Even if you’re not a superstitious person, it’s likely at one
point in your lifetime you knocked on wood in an attempt to appease the gods of
fate. Or maybe you made sure to close up that umbrella before stepping into
your house. A couple seconds to rap on wood here, a few seconds of standing in
the rain there—minor inconveniences to soothe away the universe’s impending
spells of bad juju.
The reality is that no, wood is not magical. And opening an umbrella indoors doesn’t shepherd evil ghouls into your home. These quirky habits
don’t add tangible value to our lives.
However, superstitions like these aren’t made up out of nowhere. They often arise from practical behaviors which may have made sense at one point, but lost their fundamental meaning after passing through generations. (Are umbrellas indoors really bad luck? Or did someone long ago get a bad poke in the eye?)
These learned behaviors take root over time, through
generations of practice and habitual routine. They reassure people that no
unintended consequences will come their way if they unquestioningly perform
things a certain way—the way they’ve
always been done.
Similarly, superstitious behaviors are alive and well in your
organization. IT superstitions aren’t supernatural but rather the culmination
of each user’s quirks, a natural evolution of processes, systems left
unchecked, and a game-of-telephone effect.
The presence of “manager” or “director” in your title does
not make you a leader. Being a leader is not about officially holding the power
to make a decision, supervising others while they do the grunt work, or making
the most money. Leadership is a skill, not a role. Leadership is the ability to
connect with those around you and shepherd a team toward a successful outcome,
to see the bigger picture, and to do what’s right—not what’s easy. You don’t
need a specific title to do that.
As a company embarks on a journey of digital transformation and immense change, the expectations of IT leaders change as well. Two general archetypes have emerged, but in reality, individuals fall somewhere on the spectrum between the two extremes. Both archetypes can be extraordinarily valuable in the right situation. Each can also be incredibly ineffective when placed in the wrong context.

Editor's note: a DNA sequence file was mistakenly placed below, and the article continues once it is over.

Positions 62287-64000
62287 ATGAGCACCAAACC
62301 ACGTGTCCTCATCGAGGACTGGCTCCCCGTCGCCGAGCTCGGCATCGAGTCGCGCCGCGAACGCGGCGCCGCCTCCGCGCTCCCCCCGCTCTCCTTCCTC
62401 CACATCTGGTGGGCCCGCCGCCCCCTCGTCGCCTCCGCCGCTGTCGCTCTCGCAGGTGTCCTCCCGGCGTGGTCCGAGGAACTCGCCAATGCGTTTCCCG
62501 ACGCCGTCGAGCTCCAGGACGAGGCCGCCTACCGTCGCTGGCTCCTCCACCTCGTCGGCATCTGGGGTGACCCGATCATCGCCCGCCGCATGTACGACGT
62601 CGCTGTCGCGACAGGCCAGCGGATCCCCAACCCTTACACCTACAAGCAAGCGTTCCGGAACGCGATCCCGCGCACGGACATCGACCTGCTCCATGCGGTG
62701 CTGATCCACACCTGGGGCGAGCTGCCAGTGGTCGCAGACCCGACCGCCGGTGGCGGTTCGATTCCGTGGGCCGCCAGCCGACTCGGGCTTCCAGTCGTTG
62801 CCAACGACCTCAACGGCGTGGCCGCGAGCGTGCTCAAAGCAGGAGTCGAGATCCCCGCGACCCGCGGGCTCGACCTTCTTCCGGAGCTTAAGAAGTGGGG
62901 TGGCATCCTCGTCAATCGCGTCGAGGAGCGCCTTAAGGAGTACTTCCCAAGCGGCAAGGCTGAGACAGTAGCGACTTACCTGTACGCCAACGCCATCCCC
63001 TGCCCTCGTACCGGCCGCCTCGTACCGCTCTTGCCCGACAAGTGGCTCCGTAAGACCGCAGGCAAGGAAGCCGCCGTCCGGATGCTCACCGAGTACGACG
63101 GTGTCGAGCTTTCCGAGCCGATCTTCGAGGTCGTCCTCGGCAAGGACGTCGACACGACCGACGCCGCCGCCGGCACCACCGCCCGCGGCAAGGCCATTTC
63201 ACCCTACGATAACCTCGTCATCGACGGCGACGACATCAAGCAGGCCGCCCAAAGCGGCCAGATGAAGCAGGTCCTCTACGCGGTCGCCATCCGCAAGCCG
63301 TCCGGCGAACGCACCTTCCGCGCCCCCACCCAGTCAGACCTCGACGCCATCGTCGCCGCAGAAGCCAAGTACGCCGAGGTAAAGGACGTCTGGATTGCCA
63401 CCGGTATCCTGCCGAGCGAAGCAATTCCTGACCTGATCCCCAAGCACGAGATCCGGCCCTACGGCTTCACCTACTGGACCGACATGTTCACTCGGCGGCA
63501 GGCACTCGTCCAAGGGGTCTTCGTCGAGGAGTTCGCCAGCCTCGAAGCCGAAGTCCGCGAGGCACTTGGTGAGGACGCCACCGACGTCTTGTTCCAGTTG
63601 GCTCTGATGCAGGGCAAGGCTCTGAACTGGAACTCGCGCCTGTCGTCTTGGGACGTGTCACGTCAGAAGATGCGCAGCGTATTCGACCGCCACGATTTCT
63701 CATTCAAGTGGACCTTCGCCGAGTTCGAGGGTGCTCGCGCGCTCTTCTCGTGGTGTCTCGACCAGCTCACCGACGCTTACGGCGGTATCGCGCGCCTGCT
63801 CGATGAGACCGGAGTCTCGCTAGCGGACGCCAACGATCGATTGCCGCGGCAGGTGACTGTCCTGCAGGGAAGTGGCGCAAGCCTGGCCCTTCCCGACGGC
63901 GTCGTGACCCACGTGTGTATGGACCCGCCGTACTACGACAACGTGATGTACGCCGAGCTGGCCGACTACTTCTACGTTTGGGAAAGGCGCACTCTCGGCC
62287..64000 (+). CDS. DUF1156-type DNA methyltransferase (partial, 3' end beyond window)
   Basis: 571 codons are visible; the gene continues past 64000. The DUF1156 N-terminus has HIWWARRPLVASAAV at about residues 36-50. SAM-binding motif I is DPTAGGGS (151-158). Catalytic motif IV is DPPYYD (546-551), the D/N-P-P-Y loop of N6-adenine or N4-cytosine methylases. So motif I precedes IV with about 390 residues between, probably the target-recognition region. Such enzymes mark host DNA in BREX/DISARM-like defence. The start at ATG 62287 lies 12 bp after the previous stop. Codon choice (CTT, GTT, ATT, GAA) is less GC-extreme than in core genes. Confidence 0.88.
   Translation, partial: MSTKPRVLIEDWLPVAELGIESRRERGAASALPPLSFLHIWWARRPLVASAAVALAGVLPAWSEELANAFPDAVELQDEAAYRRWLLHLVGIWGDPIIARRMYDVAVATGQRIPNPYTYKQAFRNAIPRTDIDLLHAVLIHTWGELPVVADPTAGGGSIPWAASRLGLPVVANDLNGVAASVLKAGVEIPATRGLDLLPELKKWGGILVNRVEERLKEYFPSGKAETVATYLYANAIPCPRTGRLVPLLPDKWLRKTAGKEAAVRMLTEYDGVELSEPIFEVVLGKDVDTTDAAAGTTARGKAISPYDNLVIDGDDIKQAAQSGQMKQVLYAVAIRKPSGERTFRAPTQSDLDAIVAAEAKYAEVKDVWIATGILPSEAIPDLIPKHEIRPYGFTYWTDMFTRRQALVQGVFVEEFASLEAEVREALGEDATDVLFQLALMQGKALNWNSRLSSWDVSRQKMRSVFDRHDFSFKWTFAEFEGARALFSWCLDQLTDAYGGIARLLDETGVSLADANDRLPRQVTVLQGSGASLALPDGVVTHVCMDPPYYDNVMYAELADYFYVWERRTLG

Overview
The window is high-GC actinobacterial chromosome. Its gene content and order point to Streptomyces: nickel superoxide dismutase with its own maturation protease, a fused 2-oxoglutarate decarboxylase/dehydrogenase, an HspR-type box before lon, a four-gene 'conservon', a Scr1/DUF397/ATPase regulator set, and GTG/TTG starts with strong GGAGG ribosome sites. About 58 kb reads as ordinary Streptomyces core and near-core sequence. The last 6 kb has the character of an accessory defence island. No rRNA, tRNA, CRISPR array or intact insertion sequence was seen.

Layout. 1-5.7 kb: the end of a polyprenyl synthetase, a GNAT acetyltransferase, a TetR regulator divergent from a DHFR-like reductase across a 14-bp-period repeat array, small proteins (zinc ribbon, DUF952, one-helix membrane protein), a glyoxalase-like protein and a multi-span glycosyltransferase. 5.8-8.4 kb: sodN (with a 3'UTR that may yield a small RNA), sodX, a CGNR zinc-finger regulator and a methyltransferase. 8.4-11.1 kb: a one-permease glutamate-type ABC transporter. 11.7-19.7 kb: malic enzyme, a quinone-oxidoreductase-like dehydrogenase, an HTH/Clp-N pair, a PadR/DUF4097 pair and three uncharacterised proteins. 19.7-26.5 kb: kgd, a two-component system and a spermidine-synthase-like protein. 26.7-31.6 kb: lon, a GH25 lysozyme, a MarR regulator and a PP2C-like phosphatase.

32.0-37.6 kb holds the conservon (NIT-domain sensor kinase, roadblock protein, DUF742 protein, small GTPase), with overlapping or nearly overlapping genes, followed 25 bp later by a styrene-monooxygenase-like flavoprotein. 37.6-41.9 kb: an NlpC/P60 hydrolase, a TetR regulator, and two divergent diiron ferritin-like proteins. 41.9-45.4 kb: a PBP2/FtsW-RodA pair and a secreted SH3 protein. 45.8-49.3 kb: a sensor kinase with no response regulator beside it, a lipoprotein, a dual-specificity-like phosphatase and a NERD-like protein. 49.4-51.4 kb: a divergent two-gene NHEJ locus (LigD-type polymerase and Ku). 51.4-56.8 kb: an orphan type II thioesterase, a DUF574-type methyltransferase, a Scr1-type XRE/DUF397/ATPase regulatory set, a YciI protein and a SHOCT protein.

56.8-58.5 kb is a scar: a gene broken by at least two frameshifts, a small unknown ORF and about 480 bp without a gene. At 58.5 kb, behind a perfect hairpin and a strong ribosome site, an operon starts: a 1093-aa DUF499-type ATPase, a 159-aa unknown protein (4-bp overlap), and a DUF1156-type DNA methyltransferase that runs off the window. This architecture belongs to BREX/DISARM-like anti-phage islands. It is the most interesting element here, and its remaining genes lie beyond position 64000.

Detailed schedules and beautiful Gantt charts might stop the screaming for visibility into your project, but they won’t help you sleep at night. In the back of your head, you’re waiting for the binky to fall out—for the project timeline to slip—and everyone starts crying again. Here’s how to break the habit of leaning on these common IT project management crutches.
Almost 30 years ago, when my wife and I were proud and exhausted new parents, we found that pacifiers would help our newborn twins sleep. This strategy worked for a little while, but when a binky fell out of one of their mouths, they cried. One of us would get up, put it back in place, and enjoy a few more moments of rest until it fell out again. We always say that one of the things we would do differently as parents is to have not used pacifiers. The boys became dependent on them, and they only postponed the inevitable.